(image taken from http://www.layoutsparks.com/1/187496/winter-wonderland-christmas-tree.html)
When I was in college I went through a phase with my body where I had what you'd call a bit of 'magical' thinking. It wasn't that I was totally off my rocker, but I wanted to be able to eat whatever I wanted (a.k.a junk food) and not have there be any consequences. I was curious how much of my weight I could control with my thoughts, and not the physical consequences of the food. If I loved myself enough and sent loving thoughts to what I ate, would that transform it?
I've often heard my clients say how unfair it is that some people seem to be able to eat whatever they want, while instead they toil and experience weight gain, discomfort. I felt the same way. I wanted my body to magically be able to take in whatever I was giving it and just 'be' the weight I wanted it to.
The holidays too are a time that bring up the childlike longing for magic, for things to just turn out the way we want them to. Wasn't it nice as children to make list of the gifts we wanted and see them appear under the tree or on one night of Hanukkah? As we get older we realize that we are the creators of the magic, the buyers and wrappers of the gifts that somehow 'appeared.' We bake the fruitcake and make the holiday dinners. We begin to realize that that the magic is also created by us. It's much like Dorothy in the Wizard of Oz pulling aside the curtain to realize that the being she had put on such a pedestal was just a human being not so different from her.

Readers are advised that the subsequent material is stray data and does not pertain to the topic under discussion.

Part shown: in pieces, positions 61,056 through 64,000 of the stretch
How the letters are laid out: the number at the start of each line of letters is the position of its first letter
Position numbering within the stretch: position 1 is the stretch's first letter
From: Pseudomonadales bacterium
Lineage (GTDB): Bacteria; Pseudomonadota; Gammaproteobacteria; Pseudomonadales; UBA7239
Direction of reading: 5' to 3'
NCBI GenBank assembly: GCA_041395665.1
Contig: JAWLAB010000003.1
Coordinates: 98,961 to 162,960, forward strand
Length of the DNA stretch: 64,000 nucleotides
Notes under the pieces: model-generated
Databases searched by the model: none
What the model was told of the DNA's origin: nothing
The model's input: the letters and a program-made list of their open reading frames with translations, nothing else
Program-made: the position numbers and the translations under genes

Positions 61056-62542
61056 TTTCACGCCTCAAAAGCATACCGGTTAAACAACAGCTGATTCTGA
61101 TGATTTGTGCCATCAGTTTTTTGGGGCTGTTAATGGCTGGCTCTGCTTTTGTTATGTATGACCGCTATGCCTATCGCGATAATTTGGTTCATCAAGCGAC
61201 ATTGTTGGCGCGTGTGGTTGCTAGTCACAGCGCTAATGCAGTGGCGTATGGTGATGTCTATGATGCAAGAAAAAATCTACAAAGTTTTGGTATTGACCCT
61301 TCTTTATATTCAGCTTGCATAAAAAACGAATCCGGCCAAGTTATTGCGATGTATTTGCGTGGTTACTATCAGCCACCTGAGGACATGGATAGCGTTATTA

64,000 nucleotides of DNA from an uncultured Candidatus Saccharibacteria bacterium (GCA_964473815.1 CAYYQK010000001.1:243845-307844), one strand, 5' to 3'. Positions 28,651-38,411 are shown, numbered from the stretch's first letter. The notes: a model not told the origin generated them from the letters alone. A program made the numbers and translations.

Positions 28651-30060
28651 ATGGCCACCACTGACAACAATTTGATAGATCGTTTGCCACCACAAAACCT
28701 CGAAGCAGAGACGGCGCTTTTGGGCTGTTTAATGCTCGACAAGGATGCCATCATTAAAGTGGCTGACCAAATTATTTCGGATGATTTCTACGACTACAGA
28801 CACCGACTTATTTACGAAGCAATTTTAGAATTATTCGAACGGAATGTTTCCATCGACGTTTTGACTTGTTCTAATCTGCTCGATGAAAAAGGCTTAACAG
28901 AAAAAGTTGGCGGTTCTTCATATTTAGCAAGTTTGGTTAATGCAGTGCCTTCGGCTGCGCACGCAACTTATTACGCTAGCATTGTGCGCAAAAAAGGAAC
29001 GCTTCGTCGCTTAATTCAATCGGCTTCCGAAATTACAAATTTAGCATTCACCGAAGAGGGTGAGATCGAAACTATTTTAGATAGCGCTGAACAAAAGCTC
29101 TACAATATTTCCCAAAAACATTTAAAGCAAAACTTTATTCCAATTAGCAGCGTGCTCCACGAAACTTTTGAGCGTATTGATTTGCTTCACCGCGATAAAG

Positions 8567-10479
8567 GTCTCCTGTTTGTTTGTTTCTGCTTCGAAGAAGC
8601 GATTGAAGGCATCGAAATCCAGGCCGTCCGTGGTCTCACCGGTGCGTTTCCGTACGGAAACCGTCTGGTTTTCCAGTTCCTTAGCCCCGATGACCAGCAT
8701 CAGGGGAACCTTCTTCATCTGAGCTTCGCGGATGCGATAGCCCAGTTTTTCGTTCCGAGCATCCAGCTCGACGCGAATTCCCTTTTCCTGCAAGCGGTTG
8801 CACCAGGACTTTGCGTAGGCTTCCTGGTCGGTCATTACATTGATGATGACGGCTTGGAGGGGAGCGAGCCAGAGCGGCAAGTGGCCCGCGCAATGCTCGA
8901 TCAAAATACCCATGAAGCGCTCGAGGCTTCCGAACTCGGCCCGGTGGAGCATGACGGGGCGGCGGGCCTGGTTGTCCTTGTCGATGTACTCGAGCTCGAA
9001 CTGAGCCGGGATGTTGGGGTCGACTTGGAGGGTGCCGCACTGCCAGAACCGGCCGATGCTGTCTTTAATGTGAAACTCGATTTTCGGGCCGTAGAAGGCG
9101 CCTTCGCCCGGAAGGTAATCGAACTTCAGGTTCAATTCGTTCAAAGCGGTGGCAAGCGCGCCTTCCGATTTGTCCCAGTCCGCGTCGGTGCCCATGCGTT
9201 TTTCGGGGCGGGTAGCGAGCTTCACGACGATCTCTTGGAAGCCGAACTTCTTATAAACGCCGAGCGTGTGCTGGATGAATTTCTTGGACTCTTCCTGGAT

It's a sobering realization, but also an important one when it comes to how we view our bodies. We need to find the right balance between the 'magic' that our love and consciousness can create and the very concrete ways that we can love and care for ourselves, take responsibility for our health, in the physical world. Love does heal all; but that doesn't give us the excuse to behave irresponsibly. We need to find the ways that love can come through our actions, and encourage us to create the body and the world we most dream of.
A client recently observed that when she was younger there was a feeling of seeing what she could 'get' from her body--just as we greedily make our lists for Santa and rummage under the tree. As she gets older, she realizes it's also about what she can give to her body, humbly and with gratitude, for all it does for her. It's a different way of living in our lives, to become the adults who can give as well as take, who can responsibly create the magic as well as revel in it.
This year, as the holiday comes to a close, see if you can find the balance, embrace the way of living that lets you be both a child and a kind and loving parent to yourself and your body. Watch for the part of you that wants your body to just 'take it'--whatever junk you have to throw at it--and still show up healthy and alive. And also watch for the part of you that's willing to do the work with your body of creating what feels better and makes you healthier. How do you embrace the magic and consciously and responsibly create it, all at the same time?